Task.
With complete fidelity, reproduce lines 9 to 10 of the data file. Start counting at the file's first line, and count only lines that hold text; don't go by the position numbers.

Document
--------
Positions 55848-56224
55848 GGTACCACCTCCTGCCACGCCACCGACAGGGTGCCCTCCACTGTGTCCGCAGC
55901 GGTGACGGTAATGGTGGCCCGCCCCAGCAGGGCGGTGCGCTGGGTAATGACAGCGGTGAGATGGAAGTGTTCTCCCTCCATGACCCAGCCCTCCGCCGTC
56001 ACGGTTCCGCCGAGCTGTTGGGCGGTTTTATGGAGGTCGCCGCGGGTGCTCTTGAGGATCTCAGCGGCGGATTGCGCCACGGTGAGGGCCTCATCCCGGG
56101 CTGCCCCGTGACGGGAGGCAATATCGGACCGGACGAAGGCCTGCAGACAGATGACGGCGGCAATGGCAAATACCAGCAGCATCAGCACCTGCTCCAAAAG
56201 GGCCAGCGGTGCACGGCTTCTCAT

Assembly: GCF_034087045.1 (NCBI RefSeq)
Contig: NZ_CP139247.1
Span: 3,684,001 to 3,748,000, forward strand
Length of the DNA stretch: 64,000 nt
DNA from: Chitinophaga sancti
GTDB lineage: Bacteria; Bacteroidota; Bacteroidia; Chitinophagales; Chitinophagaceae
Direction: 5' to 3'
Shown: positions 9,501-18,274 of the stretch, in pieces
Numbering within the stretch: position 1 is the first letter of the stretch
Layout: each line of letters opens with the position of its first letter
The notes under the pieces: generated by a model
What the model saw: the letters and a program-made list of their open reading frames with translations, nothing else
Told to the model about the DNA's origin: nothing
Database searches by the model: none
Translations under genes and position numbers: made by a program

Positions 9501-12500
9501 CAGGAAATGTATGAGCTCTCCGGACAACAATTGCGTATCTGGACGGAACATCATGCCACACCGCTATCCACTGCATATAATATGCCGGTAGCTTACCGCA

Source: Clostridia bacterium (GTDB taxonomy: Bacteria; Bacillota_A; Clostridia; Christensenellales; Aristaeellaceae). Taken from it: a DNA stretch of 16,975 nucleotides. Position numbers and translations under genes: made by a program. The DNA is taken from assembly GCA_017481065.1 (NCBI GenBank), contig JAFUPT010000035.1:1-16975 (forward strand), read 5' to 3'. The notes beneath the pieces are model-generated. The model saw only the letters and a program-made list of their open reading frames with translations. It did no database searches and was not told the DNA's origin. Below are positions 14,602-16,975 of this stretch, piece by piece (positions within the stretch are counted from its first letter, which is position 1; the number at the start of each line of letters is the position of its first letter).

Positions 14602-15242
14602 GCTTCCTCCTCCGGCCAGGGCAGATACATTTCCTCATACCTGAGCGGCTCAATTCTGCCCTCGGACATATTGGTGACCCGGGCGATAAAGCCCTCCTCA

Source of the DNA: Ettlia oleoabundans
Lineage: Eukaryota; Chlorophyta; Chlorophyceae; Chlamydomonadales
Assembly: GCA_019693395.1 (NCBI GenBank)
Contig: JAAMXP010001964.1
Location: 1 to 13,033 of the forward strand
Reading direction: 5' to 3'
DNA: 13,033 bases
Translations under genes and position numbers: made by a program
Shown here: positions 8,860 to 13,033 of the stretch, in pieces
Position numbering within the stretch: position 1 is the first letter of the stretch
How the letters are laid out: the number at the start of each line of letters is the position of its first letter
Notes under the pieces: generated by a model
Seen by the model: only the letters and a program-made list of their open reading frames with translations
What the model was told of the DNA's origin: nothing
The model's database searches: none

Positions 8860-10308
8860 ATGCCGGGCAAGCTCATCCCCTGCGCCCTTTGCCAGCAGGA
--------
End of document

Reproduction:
Span: 3,684,001 to 3,748,000, forward strand
Length of the DNA stretch: 64,000 nt